How to Grow a Greenway

For New Orleans’s popular Lafitte Greenway, the plan was just the beginning.

By Jane Margolies

Man planting trees near "Greenway GROW!" sign
Volunteers help plant cypress trees on the Lafitte Greenway in April during an event that sprang from the park’s new Greenway GROW! management strategy. Photo courtesy Spackman Mossop Michaels.

On a recent morning in New Orleans, church parishioners, employees on loan from local businesses, and sailors in town for Navy Week were among the 130 volunteers who showed up to plant 100 cypress trees in a bioswale on the Lafitte Greenway. The city’s Department of Parks and Parkways had already cleared the site bordering the Tremé neighborhood, and staff from the New Orleans office of the landscape architecture firm Spackman Mossop Michaels (SMM) and a tree-planting nonprofit group had marked off where the 15-gallon, one-inch-caliper pond and bald cypress were to go. So the volunteers dug holes, dropped in the trees, backfilled them with soil, staked, and mulched. With everyone pitching in, the job was done in three hours. Continue reading How to Grow a Greenway

Mind the Gaps (and Curves) with Precast Concrete

Getting the best from precast concrete requires a little flexibility. 

By John Payne, ASLA, and James Dudley

The first prototype of the precast piece is what will determine the mold form. Photo courtesy SiteWorks.

Precast concrete, which is concrete that is cast into its final form before it is installed, has long been used in architecture and engineering for myriad forms and applications. These include bridge trusses, ornamental cladding, and prestressed beams. The casting process takes place within the regulated confines of a facility, with tightly controlled concrete mixes and material ingredients resulting in greater control and consistency, making it a real attraction to both designers and builders. Continue reading Mind the Gaps (and Curves) with Precast Concrete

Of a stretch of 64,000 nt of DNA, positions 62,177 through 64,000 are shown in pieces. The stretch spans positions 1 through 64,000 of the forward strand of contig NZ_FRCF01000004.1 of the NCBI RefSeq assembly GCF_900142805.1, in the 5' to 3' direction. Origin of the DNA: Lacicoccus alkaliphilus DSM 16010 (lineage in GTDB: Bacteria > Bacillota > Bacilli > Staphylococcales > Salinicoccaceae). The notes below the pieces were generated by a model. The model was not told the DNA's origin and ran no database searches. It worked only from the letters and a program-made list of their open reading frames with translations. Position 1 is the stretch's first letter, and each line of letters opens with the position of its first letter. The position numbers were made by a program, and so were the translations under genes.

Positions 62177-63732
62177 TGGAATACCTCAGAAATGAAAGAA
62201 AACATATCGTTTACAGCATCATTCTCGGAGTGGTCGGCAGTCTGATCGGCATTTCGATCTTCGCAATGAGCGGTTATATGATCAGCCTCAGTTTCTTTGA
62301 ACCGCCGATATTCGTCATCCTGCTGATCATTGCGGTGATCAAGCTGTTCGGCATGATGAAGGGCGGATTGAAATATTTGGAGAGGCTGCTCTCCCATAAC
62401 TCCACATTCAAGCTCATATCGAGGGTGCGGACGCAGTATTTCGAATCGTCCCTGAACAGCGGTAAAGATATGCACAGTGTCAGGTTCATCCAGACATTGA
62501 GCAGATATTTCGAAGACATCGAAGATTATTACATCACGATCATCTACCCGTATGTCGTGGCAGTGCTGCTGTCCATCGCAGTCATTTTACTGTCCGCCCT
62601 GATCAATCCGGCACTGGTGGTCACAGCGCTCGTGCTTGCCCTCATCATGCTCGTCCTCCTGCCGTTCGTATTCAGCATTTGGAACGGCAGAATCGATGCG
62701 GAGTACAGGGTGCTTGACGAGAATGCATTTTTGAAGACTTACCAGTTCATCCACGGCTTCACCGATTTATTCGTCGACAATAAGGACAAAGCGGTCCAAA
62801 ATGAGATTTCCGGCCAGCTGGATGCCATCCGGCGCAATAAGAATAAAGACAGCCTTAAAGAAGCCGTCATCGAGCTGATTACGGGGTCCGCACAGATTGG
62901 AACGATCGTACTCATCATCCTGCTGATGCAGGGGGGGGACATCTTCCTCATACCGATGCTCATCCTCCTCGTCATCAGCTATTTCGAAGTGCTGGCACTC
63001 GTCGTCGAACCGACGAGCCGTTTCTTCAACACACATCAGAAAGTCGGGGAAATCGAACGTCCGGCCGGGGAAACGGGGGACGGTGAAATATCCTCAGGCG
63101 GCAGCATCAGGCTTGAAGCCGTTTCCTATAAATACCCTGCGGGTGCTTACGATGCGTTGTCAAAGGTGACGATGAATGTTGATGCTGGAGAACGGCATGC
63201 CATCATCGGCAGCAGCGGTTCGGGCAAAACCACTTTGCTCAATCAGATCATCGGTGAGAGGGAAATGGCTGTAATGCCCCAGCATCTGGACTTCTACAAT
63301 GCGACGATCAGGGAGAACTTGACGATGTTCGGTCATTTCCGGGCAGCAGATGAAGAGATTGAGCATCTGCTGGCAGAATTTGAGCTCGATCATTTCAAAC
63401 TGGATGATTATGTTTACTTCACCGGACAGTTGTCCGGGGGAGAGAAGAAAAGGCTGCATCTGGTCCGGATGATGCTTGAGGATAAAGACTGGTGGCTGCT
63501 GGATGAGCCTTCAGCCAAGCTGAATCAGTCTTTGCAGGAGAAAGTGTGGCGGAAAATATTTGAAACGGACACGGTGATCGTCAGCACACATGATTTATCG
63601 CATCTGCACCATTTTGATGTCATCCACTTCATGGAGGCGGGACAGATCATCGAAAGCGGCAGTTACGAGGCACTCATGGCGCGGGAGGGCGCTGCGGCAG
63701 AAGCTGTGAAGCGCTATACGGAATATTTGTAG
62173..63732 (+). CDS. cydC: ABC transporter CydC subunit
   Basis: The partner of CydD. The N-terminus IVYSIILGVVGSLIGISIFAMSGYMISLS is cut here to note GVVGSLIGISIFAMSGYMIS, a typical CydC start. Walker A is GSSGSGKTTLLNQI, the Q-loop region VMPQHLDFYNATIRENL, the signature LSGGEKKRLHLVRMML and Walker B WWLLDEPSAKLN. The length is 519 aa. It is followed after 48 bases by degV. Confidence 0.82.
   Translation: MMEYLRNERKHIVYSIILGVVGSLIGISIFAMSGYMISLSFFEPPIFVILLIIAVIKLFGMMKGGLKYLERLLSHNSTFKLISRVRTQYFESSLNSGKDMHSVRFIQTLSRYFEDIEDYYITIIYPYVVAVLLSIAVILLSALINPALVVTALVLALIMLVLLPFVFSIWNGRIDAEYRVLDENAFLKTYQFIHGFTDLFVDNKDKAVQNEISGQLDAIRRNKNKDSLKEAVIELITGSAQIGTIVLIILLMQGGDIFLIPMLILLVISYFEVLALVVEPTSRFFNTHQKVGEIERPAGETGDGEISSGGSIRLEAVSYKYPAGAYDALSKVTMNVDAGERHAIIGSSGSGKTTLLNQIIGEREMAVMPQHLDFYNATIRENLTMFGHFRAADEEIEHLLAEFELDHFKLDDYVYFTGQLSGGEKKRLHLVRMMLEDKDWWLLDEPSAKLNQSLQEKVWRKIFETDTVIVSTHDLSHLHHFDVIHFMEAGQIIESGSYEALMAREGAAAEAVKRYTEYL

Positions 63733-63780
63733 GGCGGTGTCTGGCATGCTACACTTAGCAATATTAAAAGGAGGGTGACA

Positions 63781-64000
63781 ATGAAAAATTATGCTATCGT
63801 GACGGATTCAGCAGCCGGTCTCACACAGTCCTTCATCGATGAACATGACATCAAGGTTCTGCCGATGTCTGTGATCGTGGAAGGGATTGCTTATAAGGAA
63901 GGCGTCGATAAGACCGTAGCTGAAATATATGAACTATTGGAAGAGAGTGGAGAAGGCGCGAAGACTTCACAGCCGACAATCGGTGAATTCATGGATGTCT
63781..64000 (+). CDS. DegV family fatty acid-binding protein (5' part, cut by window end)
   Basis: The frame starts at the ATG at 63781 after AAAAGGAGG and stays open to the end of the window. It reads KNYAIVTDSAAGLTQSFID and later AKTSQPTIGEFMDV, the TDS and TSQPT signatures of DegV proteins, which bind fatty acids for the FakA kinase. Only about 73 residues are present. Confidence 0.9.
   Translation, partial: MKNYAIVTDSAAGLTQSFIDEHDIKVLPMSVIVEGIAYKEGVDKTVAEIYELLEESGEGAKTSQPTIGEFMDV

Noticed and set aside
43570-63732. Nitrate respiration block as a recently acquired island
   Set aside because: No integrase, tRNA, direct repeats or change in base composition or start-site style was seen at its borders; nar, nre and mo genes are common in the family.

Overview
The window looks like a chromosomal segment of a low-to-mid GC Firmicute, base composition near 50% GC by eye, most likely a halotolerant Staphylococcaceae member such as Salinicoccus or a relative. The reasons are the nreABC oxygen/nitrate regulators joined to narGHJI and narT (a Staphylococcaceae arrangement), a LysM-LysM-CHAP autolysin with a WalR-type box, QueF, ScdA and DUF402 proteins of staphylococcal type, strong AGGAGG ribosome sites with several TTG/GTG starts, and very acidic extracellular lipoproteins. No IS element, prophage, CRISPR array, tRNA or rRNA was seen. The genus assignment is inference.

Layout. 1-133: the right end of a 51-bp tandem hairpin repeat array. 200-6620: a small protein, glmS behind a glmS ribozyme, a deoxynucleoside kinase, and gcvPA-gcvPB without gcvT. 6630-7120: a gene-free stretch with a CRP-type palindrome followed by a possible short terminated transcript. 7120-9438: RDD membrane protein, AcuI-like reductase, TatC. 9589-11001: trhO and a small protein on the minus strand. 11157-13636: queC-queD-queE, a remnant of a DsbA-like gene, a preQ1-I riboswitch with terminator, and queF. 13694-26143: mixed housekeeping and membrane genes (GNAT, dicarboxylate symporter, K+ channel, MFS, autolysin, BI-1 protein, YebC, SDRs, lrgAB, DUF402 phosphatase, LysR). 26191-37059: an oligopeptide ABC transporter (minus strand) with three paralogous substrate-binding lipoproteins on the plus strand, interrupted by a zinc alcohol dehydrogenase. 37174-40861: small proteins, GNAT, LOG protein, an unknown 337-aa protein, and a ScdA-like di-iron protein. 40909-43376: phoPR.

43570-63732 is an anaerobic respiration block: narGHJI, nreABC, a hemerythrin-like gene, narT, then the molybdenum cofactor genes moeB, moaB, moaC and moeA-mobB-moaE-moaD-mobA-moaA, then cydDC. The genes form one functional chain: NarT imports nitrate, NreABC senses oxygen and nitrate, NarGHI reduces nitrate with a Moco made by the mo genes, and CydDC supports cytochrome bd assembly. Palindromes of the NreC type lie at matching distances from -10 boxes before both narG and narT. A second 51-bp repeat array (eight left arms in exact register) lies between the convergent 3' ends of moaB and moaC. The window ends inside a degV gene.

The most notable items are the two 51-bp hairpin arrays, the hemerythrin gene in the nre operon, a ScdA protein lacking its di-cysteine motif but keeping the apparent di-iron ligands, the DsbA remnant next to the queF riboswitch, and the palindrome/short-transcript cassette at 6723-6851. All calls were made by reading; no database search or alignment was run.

Support by Design Aids Ukrainian Landscape Architects

The flexibility of remote work takes on a new dimension when American landscape architecture firms can bring on Ukrainian designers fleeing war.

By Laurie A. Shuster

The Ukrainian landscape architect Anna Kulvanovska works as a contractor for SWA from a shared workspace in Malmö, Sweden. Photo by Kim Öhrström.

 Anna Kulvanovska had been waiting a long time at an immigration office in Sweden when she decided to check her LinkedIn account. “I don’t use LinkedIn often, but I was waiting my turn and it was a long time,” says Kulvanovska, who is a Ukrainian landscape architect. Having left her home in Kyiv during the first 24 hours of the Russian invasion, Kulvanovska traveled to Romania and then to Malmö, Sweden, where a friend had agreed to help her. “I was very lucky,” she says. Continue reading Support by Design Aids Ukrainian Landscape Architects

Park Diplomacy Across the U.S.–Mexico Border

This article is also available in Spanish

At Laredo, Texas, and Nuevo Laredo, Mexico, “two countries, two cities, one culture, one river, one park.”

By Jane Margolies

Zacate Creek, which feeds into the Rio Grande, creates an arroyo with a natural waterfall. Photo by Overland Partners.

Laredo, Texas, and Nuevo Laredo in Tamaulipas, Mexico—known colloquially as Los Dos Laredos—were a single city divided by the Rio Grande River until 1848, when a treaty established the international border in the river, leaving one half in the United States and the other in Mexico. Continue reading Park Diplomacy Across the U.S.–Mexico Border

Bog Wild

This article is also available in Spanish

Guarded by isolated landscapes and rough ocean waters, Argentina’s remote peatlands are among the world’s most effective and fragile carbon sinks.

By Jimena Martignoni / Photography by Joel Reyero

Peatlands appear in the landscape as extensive, soft surfaces slightly undulated and dotted by small pools of water.

At the southern tip of South America, between the Strait of Magellan to the north and west and Beagle Channel to the south, the Tierra del Fuego archipelago may hold one of the keys to global carbon sequestration: nearly pristine peatlands. Continue reading Bog Wild

The Magazine of the American Society of Landscape Architects